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With workers scarce, N.B. hotels, restaurants climbing back from COVID forced to cut hours

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In the 26 years that Rick Jackson has worked at the Gables Restaurant in Saint Andrews, N.B., this was the first year the business didn’t receive a single job application.

Jackson says Gables has tried putting up Help Wanted signs, ads in the local newspaper and job postings online.

Nothing has worked.

“The only applications we receive are from outside the country,” said Jackson, the restaurant manager. “No locals at all — like, nobody in Canada at all.”

The restaurant, which would normally be staffed by 30 to 35 employees, has been running on just 17 workers this summer. To adjust to the shortage, Gables initially stayed closed on Tuesdays. 

With workers scarce, N.B. hotels, restaurants climbing back from COVID forced to cut hours
The Gables Restaurant is closed two days a week because of staff shortages. (Rick Jackson)

“I was there 12 to 14 hours a day for seven days a week,” Jackson said. “I just couldn’t do it anymore.”

Now, the restaurant is closed two days a week. 

Difficulty attracting hospitality workers

As COVID-related restrictions have lifted, restaurants in other parts of Canada and the United States are facing similar challenges with staffing.

A recent U.S. survey questioned former hospitality workers looking for work and found that more than 50 per cent would not be enticed back to their previous jobs, even with a pay increase or other incentives.

More than half of job seekers said they were not interested in hospitality jobs because they preferred to work in a different setting. More than a third said the pay was too low. Only nine per cent said their reluctance was due to COVID-19 risk.

CBC News spoke with businesses in Saint Andrews, Alma and Shediac that are struggling to keep up with the flow of tourists as the province sees visitors from the rest of Canada and the United States.

Many pointed to pandemic-related supports, such as increased access to employment insurance, as a contributing factor to the lack of workers. Temporary changes to EI have made more Canadians eligible to receive $500 weekly for up to 50 weeks. The changes are in effect until September.

“I think it was great when things first happened and people weren’t hiring,'” said Jackson. “But now, with [businesses] crying for employees, people are still saying, ‘Oh, I’m getting the money.'”

Towns like Saint Andrews are facing an additional barrier to recruiting staff: housing. 

In an interview with Information Morning Saint John, Mayor Brad Henderson says the staffing shortage has been made more acute in Saint Andrews because of the lack of available rental units.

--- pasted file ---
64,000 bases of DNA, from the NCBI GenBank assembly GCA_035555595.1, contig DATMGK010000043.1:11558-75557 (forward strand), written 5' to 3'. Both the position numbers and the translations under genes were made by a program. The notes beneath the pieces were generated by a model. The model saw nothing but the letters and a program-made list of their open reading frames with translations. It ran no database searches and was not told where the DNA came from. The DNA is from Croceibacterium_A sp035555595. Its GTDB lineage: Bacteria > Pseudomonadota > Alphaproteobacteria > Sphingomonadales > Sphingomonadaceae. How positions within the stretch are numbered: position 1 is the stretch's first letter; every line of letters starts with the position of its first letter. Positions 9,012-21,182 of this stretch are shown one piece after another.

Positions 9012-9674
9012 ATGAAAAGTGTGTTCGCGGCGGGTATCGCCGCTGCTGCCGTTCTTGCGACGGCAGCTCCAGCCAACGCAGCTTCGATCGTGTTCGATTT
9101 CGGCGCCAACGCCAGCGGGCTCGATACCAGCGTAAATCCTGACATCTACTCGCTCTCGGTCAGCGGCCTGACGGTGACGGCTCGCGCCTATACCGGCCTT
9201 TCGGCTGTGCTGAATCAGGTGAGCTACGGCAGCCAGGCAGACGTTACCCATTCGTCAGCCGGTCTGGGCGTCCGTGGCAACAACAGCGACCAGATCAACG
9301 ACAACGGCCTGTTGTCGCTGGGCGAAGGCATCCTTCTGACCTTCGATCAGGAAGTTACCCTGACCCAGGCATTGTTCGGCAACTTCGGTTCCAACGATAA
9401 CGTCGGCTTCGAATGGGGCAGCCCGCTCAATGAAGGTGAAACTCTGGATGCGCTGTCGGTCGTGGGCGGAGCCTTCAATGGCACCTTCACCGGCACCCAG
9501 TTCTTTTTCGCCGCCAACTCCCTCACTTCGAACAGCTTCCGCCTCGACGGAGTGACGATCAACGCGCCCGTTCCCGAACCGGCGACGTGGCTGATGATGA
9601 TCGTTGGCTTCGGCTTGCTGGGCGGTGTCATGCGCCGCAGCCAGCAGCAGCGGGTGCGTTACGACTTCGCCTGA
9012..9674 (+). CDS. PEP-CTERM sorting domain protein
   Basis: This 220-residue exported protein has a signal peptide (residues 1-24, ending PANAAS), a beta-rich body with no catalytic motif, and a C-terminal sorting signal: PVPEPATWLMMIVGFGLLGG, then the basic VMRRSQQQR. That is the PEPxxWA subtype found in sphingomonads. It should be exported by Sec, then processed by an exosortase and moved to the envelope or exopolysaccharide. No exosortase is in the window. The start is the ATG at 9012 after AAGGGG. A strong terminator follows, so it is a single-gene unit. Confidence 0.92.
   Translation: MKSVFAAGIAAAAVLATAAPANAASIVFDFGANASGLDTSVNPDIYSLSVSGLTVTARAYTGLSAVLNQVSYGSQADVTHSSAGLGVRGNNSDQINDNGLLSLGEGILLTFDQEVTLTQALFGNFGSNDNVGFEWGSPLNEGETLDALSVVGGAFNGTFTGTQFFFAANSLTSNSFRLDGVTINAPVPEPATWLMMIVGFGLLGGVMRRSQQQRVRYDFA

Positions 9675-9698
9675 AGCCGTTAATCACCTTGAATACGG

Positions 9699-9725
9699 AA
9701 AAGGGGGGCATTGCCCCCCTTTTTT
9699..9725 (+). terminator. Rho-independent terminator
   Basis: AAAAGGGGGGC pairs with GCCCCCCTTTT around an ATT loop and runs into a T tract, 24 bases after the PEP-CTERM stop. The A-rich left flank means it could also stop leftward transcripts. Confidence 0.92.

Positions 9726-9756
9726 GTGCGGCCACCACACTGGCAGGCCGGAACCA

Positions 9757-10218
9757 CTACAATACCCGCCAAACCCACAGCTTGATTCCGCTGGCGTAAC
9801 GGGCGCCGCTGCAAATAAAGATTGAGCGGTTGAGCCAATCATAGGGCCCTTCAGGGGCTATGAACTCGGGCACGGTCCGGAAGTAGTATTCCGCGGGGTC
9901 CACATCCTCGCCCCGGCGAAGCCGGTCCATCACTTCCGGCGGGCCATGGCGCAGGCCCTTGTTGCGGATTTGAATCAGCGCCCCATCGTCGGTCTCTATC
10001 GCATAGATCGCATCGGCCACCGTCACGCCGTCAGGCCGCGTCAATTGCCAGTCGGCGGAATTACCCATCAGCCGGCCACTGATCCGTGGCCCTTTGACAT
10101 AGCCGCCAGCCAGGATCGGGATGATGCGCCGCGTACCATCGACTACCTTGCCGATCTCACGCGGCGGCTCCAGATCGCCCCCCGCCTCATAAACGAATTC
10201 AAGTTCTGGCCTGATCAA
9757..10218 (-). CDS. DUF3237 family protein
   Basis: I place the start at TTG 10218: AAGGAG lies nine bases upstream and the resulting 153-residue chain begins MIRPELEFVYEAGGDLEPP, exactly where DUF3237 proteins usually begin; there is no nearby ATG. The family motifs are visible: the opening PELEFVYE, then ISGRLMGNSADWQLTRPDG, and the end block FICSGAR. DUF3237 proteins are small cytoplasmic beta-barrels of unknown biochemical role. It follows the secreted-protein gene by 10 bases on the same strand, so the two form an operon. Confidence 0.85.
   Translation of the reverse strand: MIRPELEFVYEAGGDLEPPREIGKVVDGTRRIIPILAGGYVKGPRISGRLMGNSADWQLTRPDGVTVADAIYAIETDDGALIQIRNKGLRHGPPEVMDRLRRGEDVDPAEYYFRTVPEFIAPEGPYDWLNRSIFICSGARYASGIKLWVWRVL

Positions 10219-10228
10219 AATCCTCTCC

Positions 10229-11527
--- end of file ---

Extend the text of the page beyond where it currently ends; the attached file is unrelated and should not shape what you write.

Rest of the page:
“I know it’s all over the world right now, but it’s just been magnified in Saint Andrews right now,” he said. “I really don’t recall businesses having to close two days a week because they can’t find the staff to run their business.”

Finding creative solutions

A hotel in Saint Andrews has gotten creative this year in its attempt to attract workers to town.

The Algonquin Resort started a program that offers people both work and accommodation within the hotel. Those who participate are also encouraged to pick up work elsewhere in town. 

Nicolas Messian, the general manager of the Algonquin, said the program was an attempt to “kill two birds with one stone” by offering much-needed housing to workers and the flexibility to work at multiple businesses in town. 

With workers scarce, N.B. hotels, restaurants climbing back from COVID forced to cut hours
Nicolas Messian, the manager of the Algonquin Resort in Saint Andrews, says businesses may have to become ‘funky’ places to work to attract young workers. (Nicolas Messian)

“The idea was to create a platform where someone could spend the summer in Saint Andrews and have the opportunity to do different tasks while being here,” he said. “Because sometimes doing the same tasks day in and day out could be a bit boring or maybe not as attractive, especially for the younger generation.”

The program wasn’t as successful as Messian had hoped, because of a late start and a lack of exposure. Currently, the hotel is facing 15 to 20 staff vacancies. However, Messian says plans are underway to offer the program next year. 

Messian said the hospitality industry needs to start thinking differently about how to attract workers by being more agile, whether that’s by offering more flexibility with shifts or varying the tasks that employees take on. 

“We have been very traditional for many years and it’s time now for us to revisit the way we bring talent,” said Messian. “If you think about funky, inspiring places to work, I’ll think about Google and Apple. 

“That’s where we want to be.”

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